South Africa’s Cardinal Napier Sends Out Strong Message about “assault on the family”

Wilfrid Fox Cardinal Napier

The family is facing the “biggest and most serious crisis” in the world today, Wilfrid Fox Cardinal Napier has said, and warned that attacks against the family seek to decimate procreation.

In his presentation during a recent online conversation on the Synod on Synodality, Cardinal Napier observed that the family hurts the most when attacks are waged on the marriage institution.

“In the world of today the biggest and most serious crisis is precisely in the family. It starts with the all out attack on marriage, which is the basic and most fundamental element of human society,” the South African Cardinal said at the virtual event that brought together African theologians and experts, who seek to deepen the understanding of the Synthesis Report of the Synod on Synodality ahead of the 2-29 October 2024 session in Rome.

He said that the “assault on the family” goes further by “trying to deprive it of its most basic rights and duties.”

“We see this in the key areas of procreation, the nurturing and education of children. In our eyes, children are willed by God to be the creatures whom He wants to be most like Him, indeed His own image and likeness!” the Catholic Archbishop emeritus of South Africa’s Durban Archdiocese said during the June 14 event.


Participants at the virtual conversation that the Pan-African Catholic Theology and Pastoral Network (PACTPAN) organized in collaboration with the Conference of Major Superiors of Africa and Madagascar (COMSAM) explored the topic, “The Synodal Missionary Face of the Church Family of God in Africa”.

It was the second in a series of weekly conversations that the two entities have organized. Participants spoke of how the Church in Africa as a family of God is “coming of age”, and singled out African values that are enriching the synodal conversations.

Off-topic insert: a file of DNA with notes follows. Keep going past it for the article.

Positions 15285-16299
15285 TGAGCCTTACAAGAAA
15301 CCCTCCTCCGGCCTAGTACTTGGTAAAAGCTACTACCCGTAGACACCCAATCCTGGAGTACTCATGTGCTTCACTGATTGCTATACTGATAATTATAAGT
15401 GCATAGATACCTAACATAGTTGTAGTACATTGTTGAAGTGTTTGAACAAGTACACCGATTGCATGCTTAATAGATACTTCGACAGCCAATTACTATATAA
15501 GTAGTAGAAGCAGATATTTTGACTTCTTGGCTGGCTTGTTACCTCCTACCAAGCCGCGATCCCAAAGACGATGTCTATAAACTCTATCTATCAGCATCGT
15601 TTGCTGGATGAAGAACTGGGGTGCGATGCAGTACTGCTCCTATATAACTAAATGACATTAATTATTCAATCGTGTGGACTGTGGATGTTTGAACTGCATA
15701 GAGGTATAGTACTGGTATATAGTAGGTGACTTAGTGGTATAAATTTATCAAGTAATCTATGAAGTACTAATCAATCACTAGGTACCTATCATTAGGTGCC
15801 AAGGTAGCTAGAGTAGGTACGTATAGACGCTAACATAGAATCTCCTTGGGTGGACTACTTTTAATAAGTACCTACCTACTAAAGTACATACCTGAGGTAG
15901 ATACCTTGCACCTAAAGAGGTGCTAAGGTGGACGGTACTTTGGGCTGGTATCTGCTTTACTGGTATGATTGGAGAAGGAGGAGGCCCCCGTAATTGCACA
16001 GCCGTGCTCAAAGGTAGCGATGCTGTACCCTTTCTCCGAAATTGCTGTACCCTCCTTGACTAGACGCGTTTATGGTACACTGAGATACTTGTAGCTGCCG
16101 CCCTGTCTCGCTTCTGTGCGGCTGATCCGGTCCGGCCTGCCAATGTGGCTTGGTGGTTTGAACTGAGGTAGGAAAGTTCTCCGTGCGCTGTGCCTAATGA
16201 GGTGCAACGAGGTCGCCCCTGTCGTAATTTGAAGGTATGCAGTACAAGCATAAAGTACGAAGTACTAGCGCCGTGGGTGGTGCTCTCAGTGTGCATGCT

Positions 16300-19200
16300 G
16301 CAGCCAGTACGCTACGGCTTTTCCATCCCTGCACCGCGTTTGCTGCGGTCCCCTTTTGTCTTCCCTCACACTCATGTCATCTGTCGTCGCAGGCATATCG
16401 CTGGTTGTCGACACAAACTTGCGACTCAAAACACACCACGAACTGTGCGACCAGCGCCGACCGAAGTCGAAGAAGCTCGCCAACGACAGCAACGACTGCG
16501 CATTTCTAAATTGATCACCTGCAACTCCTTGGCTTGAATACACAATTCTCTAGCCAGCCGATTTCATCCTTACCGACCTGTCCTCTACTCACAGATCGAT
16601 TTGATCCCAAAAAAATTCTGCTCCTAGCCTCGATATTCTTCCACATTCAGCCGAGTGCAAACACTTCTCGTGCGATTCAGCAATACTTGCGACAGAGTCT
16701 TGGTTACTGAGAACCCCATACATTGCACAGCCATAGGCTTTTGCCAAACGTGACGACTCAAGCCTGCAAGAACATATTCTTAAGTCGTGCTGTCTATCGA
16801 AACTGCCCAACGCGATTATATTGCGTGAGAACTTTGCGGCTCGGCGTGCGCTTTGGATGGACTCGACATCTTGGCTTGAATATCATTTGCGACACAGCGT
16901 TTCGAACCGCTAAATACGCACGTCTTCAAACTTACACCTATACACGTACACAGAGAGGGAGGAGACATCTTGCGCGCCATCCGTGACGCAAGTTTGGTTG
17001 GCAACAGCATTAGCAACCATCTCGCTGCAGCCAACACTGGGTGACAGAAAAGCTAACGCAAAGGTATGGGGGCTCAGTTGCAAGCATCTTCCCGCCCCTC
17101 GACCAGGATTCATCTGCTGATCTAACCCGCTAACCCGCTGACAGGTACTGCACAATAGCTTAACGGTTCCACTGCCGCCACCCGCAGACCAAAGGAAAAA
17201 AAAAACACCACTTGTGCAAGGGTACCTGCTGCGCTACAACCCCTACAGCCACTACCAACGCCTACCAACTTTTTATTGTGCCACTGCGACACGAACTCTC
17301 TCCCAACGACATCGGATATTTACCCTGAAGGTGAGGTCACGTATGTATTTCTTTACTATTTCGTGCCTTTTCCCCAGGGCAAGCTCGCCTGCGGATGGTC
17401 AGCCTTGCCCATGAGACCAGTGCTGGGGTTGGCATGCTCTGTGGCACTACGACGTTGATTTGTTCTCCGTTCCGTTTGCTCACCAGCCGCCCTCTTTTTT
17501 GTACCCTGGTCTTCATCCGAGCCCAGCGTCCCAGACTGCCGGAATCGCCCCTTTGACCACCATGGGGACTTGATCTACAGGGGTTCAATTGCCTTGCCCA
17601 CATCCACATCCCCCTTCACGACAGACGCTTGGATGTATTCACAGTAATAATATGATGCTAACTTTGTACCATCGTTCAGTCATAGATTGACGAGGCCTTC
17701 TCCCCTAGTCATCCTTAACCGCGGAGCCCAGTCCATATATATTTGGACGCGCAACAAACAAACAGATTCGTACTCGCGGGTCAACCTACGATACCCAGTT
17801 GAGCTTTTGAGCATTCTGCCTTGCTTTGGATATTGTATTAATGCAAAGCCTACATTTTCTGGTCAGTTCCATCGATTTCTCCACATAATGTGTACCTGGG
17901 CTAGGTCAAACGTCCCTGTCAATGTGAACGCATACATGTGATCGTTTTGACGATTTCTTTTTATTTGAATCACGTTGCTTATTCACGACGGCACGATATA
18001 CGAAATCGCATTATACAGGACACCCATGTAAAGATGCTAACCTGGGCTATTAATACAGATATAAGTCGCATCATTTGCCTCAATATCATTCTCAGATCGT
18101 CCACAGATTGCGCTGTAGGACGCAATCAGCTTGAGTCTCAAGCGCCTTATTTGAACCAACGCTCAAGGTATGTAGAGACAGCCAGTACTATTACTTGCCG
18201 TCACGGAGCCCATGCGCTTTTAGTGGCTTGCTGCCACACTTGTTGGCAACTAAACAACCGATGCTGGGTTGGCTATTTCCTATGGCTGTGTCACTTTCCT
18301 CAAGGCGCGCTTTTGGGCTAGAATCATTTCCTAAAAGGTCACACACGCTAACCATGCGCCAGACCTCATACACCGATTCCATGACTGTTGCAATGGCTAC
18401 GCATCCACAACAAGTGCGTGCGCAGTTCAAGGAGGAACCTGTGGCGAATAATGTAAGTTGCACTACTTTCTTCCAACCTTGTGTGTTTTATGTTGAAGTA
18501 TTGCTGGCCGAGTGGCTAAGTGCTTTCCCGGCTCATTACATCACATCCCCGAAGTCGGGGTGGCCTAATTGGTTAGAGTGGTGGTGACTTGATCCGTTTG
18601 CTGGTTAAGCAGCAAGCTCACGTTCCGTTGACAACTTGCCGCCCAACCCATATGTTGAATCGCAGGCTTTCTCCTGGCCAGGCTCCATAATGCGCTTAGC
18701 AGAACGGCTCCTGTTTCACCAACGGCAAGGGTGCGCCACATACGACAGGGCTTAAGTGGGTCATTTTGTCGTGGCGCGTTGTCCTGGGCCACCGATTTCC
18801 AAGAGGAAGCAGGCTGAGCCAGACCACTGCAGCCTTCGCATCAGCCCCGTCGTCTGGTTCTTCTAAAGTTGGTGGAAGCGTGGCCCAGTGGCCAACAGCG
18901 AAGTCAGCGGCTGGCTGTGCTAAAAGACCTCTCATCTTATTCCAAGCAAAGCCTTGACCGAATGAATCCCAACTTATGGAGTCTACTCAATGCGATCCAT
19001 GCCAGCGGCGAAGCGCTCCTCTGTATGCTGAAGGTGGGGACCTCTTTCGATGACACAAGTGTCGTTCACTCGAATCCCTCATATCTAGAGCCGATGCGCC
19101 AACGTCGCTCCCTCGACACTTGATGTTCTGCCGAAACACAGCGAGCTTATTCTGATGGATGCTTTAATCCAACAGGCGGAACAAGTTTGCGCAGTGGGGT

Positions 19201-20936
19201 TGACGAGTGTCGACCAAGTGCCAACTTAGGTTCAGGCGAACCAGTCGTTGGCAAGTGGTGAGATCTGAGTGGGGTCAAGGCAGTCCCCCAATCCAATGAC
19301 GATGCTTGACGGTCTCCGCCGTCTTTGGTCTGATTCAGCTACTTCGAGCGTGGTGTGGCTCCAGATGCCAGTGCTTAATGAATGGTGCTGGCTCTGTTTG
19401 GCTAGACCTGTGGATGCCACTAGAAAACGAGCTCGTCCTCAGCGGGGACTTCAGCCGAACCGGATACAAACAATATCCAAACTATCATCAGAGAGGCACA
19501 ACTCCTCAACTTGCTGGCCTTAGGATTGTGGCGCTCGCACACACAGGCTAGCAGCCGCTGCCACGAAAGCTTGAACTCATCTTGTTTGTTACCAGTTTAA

In his input, Cardinal Napier said that Africa has a lot to teach the rest of the world what it means to be a family of God. 

He challenged those representing the Church in Africa in the second session of the Synod on Synodality to show others what it means to be full members of the Family of God, “precisely because they are from Africa.”

“If there is anything which I would love to see the African members and delegates at the Synod doing, it is that they take every opportunity to be radical images of God, who mirror God to others, by reflecting what it means to be full members of the Family of God, precisely because they are from Africa,” the 83-year-old Cardinal said.

More in Africa

He added, “Both Pope John Paul II and Pope Benedict made a special point of underlining the fact that the two sessions of the Synod for Africa were occasions when the whole Church was engaged in prayerful reflection on what the Church in Africa is able to contribute most effectively, namely, how to be the Family of God at a time when the Family of Man is in deep crisis!”

He said that the weekly PACTPAN palaver series that is set to conclude on September 6 had already raised fond memories he has of the two Special Sessions of the Synod of Bishops for Africa in 1994 and in 2009. 

“Those Synods left an indelible mark on the mind and heart of most participants,” Cardinal Napier recounted, adding that the two Popes involved, St John Paul II and Benedict XVI, “often made fond references to the Church in Africa coming of age in itself and holding out the torch of hope to the universal Church.”

“For me those two Synods marked the coming of age of many African Church leaders themselves, especially in the courage which they showed by defining the Church which they were leading in a way that show how it would reflect their dreams and aspirations, but also the realities from which that Church was emerging in the different countries and peoples in which it was increasingly a force for good, not only for Africa but in the world,” he said.

He also clarified the meaning of the phrase “Church in Africa” saying, “Note that it is the Church in Africa, not the Church of Africa or the African Church, as if the Church which we are is confined to Africa! No!”


“This is the Church of Christ in Africa; Christ being manifested by the People of Africa who are His members. Christ in Africa, its countries and its People,” the Cardinal, who started his Episcopal Ministry in February 1981 as Bishop of South Africa’s Diocese of Kokstad said.

Agnes Aineah is a Kenyan journalist with a background in digital and newspaper reporting. She holds a Master of Arts in Digital Journalism from the Aga Khan University, Graduate School of Media and Communications and a Bachelor's Degree in Linguistics, Media and Communications from Kenya's Moi University. Agnes currently serves as a journalist for ACI Africa.